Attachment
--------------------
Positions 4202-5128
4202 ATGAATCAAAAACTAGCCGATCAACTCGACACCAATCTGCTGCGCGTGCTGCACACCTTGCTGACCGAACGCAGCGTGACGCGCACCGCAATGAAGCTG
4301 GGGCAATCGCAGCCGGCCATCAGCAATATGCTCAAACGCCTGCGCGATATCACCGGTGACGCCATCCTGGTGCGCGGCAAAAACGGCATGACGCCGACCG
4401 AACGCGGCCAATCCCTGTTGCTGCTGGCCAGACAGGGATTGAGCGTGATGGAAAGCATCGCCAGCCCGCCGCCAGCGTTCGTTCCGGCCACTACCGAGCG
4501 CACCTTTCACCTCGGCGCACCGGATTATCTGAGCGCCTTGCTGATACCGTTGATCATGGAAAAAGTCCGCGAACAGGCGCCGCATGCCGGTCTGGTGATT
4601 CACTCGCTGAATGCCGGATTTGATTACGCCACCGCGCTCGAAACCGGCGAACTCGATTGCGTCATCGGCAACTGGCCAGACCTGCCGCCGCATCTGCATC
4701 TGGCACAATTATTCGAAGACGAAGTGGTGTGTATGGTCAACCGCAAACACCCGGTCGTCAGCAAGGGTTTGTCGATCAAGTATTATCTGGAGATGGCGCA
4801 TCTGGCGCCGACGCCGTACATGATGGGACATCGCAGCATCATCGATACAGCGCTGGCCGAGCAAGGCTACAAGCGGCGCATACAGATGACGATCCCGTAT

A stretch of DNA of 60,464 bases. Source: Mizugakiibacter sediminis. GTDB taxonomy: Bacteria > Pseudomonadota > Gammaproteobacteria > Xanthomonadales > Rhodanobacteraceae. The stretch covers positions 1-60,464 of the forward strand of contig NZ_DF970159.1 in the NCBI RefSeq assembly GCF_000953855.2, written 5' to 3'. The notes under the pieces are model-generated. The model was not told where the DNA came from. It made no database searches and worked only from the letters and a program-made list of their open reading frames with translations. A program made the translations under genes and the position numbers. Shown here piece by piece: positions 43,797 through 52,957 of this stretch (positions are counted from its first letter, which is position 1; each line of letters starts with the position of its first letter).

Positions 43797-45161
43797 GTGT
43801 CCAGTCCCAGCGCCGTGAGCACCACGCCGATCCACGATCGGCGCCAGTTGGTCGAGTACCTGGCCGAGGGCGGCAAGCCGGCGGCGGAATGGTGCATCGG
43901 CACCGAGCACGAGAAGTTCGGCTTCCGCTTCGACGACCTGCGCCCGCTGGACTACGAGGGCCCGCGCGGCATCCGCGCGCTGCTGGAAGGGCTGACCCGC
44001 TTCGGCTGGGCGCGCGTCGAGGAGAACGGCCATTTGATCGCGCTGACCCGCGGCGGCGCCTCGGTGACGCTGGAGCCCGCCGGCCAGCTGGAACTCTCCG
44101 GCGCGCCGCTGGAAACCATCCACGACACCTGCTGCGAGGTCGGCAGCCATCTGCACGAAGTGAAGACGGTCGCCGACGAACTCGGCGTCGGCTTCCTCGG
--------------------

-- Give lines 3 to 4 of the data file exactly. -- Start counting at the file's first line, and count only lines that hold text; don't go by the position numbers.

4301 GGGCAATCGCAGCCGGCCATCAGCAATATGCTCAAACGCCTGCGCGATATCACCGGTGACGCCATCCTGGTGCGCGGCAAAAACGGCATGACGCCGACCG
4401 AACGCGGCCAATCCCTGTTGCTGCTGGCCAGACAGGGATTGAGCGTGATGGAAAGCATCGCCAGCCCGCCGCCAGCGTTCGTTCCGGCCACTACCGAGCG